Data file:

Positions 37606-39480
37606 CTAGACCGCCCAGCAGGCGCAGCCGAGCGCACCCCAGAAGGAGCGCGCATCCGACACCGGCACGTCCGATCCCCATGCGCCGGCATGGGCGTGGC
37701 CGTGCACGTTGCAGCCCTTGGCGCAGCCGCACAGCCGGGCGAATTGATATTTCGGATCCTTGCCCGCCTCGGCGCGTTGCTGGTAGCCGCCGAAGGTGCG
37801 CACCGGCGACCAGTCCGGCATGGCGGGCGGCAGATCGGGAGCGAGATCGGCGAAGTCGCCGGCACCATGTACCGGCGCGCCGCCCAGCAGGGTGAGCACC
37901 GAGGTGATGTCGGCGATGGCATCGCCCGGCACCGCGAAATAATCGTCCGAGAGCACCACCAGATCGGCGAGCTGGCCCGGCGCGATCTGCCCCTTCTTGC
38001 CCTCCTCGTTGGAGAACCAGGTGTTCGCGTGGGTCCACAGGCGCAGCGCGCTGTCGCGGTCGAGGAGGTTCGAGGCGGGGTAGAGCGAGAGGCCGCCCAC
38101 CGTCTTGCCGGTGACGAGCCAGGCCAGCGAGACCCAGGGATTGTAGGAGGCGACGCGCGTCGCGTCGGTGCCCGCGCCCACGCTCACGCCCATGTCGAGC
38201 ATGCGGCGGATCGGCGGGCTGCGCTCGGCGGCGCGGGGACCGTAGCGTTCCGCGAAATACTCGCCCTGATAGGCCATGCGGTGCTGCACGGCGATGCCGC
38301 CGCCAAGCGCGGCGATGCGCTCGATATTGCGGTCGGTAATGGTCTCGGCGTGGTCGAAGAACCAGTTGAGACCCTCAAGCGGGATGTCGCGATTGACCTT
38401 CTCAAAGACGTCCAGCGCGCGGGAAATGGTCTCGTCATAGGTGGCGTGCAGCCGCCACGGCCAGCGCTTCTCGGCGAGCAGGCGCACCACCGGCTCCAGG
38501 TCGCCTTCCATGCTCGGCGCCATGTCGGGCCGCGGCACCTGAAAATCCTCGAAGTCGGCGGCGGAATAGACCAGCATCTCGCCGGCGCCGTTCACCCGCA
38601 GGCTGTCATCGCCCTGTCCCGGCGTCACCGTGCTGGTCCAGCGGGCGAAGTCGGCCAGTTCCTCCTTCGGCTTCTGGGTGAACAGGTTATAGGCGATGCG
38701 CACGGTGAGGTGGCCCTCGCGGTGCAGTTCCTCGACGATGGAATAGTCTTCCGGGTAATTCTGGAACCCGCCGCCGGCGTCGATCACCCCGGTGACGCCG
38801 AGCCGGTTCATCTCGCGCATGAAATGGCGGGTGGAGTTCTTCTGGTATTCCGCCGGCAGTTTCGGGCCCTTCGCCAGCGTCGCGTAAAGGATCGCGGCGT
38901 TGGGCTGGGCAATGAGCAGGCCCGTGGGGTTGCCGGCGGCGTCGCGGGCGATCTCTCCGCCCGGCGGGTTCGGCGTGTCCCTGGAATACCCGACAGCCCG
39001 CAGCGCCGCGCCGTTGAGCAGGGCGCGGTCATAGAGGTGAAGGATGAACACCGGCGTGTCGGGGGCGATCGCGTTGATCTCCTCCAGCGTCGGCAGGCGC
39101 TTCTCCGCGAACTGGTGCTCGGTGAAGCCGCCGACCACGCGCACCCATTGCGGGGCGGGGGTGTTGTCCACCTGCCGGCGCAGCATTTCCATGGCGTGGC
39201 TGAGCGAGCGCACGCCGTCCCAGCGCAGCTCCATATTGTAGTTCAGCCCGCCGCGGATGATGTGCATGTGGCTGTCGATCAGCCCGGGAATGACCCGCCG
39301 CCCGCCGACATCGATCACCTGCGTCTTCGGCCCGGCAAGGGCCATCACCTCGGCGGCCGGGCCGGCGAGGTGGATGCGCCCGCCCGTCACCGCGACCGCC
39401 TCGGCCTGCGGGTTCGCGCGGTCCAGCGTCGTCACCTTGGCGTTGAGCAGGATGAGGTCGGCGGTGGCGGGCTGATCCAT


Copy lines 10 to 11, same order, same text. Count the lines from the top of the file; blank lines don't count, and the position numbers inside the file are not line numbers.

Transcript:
38401 CTCAAAGACGTCCAGCGCGCGGGAAATGGTCTCGTCATAGGTGGCGTGCAGCCGCCACGGCCAGCGCTTCTCGGCGAGCAGGCGCACCACCGGCTCCAGG
38501 TCGCCTTCCATGCTCGGCGCCATGTCGGGCCGCGGCACCTGAAAATCCTCGAAGTCGGCGGCGGAATAGACCAGCATCTCGCCGGCGCCGTTCACCCGCA